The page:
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Til death do us part: signing out of Google Chrome

For most people using a public computer at a library, school, or friend’s house is just a part of life.  In a crunch, sometimes we may even borrow a stranger’s or pay a terminal fee like at Kinko’s or at the airport.

For many Google Chrome users, however, this practice has become a mortifying public tell-all. Signing into Google while using Chrome on a computer with multiple users leaves your search history, bookmarks, and possibly other even more sensitive information potentially available for others to view who use that same computer.   Checking your Gmail, using Google Docs, logging into your YouTube account, or accessing any Google product that requires a login and password counts as signing in.


The geniuses at Google did not include a way to easily sign out of their popular search engine Chrome.  Go ahead, try.  In fact, Chrome’s default settings are designed to save all of your user information unless you customize the settings.  So what do you do when you go onto someone else’s computer and leave all of your private information behind? This is what Google suggests in its Chrome support FAQ:

“Don’t sign in to Chrome if you’re using a public or untrusted computer. When you set up Chrome with your Google Account, a copy of your data is stored on the computer you’re using and can be accessed by other users on the same computer. To remove your data, delete the user you are signed in as.”

If privacy is your main concern then Google Chrome may not be the best browser for you. If Chrome is your browser of choice, however, then make sure the first thing you do is sign out any others that are logged onto Google, and once you are done don’t forget to delete your search history and sign out of all Google accounts. These safeguards may help prevent disclosing any private or embarrassing information that you could leave behind.

UCC student, Cody Flock, shared the following experience : “I logged into my Gmail account on my dad’s laptop to quickly check my email. Anyways, Chrome mistook me as my dad and used my email for logging into chrome. A few weeks later my dad asked me for help with something online, so I went to help him and noticed that my bookmarks were now showing up on his computer in addition to his own. Needless to say I was shocked to see my personal bookmarks were now open to him. Basically, in the end I had to completely un-install and re-install Chrome on his computer to remove all of my personal information from his computer. Simply logging out didn’t remove my bookmarks, saved passwords or anything. He had access to everything of mine online.”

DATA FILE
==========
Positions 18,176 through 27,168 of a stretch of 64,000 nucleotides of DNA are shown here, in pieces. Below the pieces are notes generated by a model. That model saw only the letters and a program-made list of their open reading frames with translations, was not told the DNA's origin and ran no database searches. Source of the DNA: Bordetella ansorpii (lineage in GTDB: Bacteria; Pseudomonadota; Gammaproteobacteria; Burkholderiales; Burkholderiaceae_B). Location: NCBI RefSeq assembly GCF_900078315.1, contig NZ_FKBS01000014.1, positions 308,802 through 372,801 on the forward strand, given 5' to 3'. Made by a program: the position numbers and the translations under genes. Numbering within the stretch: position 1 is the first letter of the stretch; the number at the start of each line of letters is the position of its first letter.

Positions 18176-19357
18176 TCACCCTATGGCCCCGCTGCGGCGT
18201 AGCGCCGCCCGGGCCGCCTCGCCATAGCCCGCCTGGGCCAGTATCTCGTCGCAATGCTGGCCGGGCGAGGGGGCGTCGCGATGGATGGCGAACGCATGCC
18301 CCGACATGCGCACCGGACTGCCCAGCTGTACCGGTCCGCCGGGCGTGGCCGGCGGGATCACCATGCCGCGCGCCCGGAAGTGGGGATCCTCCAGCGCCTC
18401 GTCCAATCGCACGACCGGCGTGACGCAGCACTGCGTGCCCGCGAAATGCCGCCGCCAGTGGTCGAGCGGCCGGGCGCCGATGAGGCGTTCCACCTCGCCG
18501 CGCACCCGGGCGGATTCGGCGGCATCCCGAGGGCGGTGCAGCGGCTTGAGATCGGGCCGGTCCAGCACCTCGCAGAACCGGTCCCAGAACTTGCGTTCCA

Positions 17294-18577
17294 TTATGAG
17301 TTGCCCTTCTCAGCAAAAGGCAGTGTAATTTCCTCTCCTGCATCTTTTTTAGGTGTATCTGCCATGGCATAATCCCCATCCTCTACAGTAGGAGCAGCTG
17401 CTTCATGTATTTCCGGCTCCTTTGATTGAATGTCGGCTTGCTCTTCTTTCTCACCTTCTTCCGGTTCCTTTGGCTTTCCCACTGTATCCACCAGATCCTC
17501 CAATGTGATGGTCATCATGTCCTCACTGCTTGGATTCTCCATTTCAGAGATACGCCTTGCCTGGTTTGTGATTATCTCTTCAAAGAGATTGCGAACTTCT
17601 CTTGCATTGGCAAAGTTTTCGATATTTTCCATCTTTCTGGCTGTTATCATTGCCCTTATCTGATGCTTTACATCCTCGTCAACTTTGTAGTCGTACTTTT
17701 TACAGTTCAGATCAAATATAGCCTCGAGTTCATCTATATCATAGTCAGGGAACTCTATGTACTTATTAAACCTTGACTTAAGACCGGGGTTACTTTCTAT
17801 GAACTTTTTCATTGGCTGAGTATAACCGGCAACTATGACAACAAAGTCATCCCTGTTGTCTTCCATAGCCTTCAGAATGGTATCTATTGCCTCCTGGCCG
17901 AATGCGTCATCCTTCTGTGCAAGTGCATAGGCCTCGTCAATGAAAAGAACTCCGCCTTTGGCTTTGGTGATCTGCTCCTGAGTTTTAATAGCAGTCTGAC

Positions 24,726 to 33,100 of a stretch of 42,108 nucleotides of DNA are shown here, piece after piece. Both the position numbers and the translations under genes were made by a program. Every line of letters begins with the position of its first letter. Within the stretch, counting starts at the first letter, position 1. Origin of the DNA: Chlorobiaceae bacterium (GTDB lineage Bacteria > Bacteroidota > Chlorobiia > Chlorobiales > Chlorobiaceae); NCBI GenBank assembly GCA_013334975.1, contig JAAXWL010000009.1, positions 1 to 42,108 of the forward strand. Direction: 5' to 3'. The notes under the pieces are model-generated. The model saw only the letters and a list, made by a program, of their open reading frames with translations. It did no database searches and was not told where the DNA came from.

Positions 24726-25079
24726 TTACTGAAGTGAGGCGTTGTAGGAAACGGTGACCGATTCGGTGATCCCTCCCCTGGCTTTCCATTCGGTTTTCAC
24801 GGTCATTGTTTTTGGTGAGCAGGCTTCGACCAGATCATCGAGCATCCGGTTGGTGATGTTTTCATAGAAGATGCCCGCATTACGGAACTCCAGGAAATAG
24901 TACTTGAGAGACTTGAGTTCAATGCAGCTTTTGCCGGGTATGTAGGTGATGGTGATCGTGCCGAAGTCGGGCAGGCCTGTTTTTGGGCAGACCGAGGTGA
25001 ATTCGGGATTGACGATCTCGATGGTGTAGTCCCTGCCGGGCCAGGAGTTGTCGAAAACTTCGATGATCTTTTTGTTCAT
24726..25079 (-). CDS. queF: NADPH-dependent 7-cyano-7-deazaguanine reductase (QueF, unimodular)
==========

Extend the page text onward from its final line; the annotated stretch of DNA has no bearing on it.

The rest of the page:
Thinking about adding another user on your home PC to have some privacy, think again. More from Chrome FAQ.

“The ability to add multiple users to Chrome is intended to provide a quick and simple way to set up personalized copies of Chrome for people who are already sharing Chrome on the same computer today. It isn’t intended to secure your data against other people using your computer. To truly protect your data from being seen by others, please use the built-in user accounts in your operating system of choice.”

If it’s not weird enough for you so far, stay with me.  Go use Google Chrome on a friend’s computer, sign in and check your Gmail, then go home and use Chrome on your computer.  Now check the browsing history.  What you will see is your friend’s browsing history and bookmarks in real time as they are added.  Fun stuff, right? 

Google has taken some heat over other Chrome related issues as well.   There are particular concerns over password safety which Google is kind enough to store for its users; remember Google does not even claim their product is safe. 

But maybe most alarming is the new voice recognition feature that allows users to speak into a computer’s microphone and search through Chrome rather than type.  One major problem which Google has acknowledged is that hackers have been able to find a hole in the software and activate user’s microphones. Yep, Google created a way to listen to your private conversations without you ever knowing, and as the name implies, it knows the sound of your voice and stores it accordingly with all the rest of your information. 

The good news is that you can use the incognito function of the Chrome browser and not be identified as long as you don’t check Gmail, YouTube, or anything else that Google owns; an even better idea may be to not sign into anything period, and, whatever you do, please for god’s sake do not speak around it! 

It’s really not unlike being in a bad relationship with someone who was great in the beginning but then turned into a real controlling creep.  Maybe it’s time to bolt, like they say — it will just get worse.